For accounting and finance teacher Jerry Naylor ’75, teaching is about more than relaying textbook lessons. It is about establishing trust with his students and building relationships that will last well-beyond graduation. His position at Mount Saint Joseph began initially as a stepping stone to somewhere else, but over time evolved into a 39-year tenure of sharing his passions and shaping generations of Mount men. He joined the faculty as an accounting teacher while pursuing a second degree in accounting, with all intentions of launching that as his career.
“Later on, the profession didn’t seem to be as interesting as the teaching,” he explains. “You get attached to the kids, the lifestyle, the families, and the relationships that are forged. There are always new challenges. Every year there are new classes to be taught. Every year there are new faces in front of you, and there are new challenges in the personalities and the characters, in trying to reach the kids. If there are 20 people in your classroom, you have 20 goals.”
Another important factor in Mr. Naylor’s decision to continue teaching is the constant feedback he receives from his students. “At the end of every year, I put a question out there: Should Mr. Naylor retire?” he says, shuffling through papers at his desk. He pulls out a stack of notebook paper and reads aloud replies from students – a string of “No,” “No way,” and “Definitely not.” One student wrote, “No one cares more than you, Mr. Naylor. I am a better student from being around you.” Another expressed, “You are easily one of the best teachers on campus, simply because you are as much a teacher as you are a student and friend.” There were mentions of his unique teaching style, how he makes learning fun, and how he pushes his students to do their best. But, for Mr. Naylor, the most rewarding responses are the mentions of the great relationships he has with his students.
A testament to the strength of the relationships he cultivates is how long-lasting they are. Mr. Naylor says one of the most vital aspects of those enduring personal relationships is trust. “Kids continually come back,” he says. “There’s not a week that goes by that I don’t have faces at my door, wanting to be seen, wanting positive reinforcement, and wanting just to joke around and have a good time. You also get a chance to hear troubles and problems. The trust is something that is just absolutely immeasurable in terms of its effect on you. You have this incredible responsibility to be honest and genuine and sincere with a student, and you never want to betray that. You don’t always have the answer, but you always want to listen and try to give advice that you feel is in their best interest.”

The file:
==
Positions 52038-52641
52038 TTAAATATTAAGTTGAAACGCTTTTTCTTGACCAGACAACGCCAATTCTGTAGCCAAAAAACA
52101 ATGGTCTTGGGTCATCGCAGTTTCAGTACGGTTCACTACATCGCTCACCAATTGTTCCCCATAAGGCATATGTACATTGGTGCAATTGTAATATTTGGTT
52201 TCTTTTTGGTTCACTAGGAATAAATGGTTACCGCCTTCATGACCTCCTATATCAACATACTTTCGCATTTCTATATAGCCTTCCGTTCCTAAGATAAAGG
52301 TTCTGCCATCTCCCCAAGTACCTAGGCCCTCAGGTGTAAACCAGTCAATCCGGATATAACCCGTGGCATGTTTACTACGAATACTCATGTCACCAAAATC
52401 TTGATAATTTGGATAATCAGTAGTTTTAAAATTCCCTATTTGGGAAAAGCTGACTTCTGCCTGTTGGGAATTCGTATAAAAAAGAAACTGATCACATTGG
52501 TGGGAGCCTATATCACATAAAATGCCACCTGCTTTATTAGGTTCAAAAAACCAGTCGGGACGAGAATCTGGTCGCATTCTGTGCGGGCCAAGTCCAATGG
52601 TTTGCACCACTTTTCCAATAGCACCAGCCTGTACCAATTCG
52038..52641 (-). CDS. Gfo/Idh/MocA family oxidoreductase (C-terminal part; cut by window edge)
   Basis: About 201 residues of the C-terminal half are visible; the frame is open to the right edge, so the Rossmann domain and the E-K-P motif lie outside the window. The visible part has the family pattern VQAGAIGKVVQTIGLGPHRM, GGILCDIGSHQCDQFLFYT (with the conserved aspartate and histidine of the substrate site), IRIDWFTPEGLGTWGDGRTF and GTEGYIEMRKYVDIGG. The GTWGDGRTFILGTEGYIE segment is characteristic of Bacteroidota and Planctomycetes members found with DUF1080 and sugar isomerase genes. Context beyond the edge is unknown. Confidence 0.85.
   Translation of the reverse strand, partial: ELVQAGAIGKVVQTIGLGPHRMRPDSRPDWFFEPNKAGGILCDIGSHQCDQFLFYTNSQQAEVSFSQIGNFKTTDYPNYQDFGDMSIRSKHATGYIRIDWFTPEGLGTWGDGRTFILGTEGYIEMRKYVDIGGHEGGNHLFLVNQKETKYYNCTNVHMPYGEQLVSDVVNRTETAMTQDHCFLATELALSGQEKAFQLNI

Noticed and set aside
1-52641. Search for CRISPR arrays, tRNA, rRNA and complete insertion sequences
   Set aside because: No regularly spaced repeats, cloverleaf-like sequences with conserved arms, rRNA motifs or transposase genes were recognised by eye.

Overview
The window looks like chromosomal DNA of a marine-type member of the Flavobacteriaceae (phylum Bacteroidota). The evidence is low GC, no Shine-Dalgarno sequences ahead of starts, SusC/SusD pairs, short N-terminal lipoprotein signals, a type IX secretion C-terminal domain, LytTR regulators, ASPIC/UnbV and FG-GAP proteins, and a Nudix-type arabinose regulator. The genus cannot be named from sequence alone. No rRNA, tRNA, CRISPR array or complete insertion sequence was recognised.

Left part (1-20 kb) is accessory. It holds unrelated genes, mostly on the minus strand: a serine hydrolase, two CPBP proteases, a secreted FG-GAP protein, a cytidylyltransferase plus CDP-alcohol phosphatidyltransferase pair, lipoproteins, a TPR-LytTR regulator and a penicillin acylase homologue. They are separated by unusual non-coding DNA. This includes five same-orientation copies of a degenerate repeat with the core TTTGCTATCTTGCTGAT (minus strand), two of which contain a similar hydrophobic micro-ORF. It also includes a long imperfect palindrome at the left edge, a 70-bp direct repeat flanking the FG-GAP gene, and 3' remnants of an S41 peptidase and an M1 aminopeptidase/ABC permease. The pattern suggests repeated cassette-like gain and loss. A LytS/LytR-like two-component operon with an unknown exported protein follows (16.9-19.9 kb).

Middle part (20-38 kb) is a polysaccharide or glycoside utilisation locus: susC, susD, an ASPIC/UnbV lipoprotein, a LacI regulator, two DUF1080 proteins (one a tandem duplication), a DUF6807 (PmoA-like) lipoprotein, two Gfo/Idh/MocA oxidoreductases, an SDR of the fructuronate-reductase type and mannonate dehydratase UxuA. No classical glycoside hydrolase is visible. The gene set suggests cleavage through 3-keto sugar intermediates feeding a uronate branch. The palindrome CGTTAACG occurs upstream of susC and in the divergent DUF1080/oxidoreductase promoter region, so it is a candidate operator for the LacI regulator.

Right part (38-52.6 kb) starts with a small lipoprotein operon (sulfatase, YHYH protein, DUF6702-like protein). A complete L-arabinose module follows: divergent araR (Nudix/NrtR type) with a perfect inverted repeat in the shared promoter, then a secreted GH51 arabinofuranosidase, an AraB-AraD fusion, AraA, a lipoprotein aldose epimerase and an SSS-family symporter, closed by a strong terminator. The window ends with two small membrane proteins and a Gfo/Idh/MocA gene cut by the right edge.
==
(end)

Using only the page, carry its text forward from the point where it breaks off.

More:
Over the years, Mr. Naylor has worn many hats. In addition to teaching, he has managed alumni relations, organized events, and coached a number of sports and activities. His involvement outside of the classroom has given him even more opportunities to connect with former and current students, and as a Mount graduate himself, his own classmates as well. He is constantly running into Mount connections. When he does, he says he feels “the mammoth responsibility of being a teacher, always wanting to leave them with something that will last, with a good feeling about themselves, an affirmative statement.” He continues, “I always want to leave them proud to be a part of The Mount. I want to leave them with the feeling that we share something – that we didn’t just graduate from high school, but that we graduated from Mount Saint Joseph.”
One way Mr. Naylor preserves this relationship between his former students and The Mount is by inviting alumni back on campus to speak in his classes. He says that at every function he attends he is cognizant of how he can ask alumni to get involved. “I never have problems getting people to come back and stick their nose in the classroom,” he says. “There are a lot of people at Saint Joe who have had good experiences and want to give back.” He has had successful real estate professionals, builders, mortgage bankers, stock brokers, and financial advisers return to speak in his classes, but he is most proud of his former students’ accomplishments as husbands, fathers, and positive contributors to the community because he knows that it is the relationships we form with others that are most important.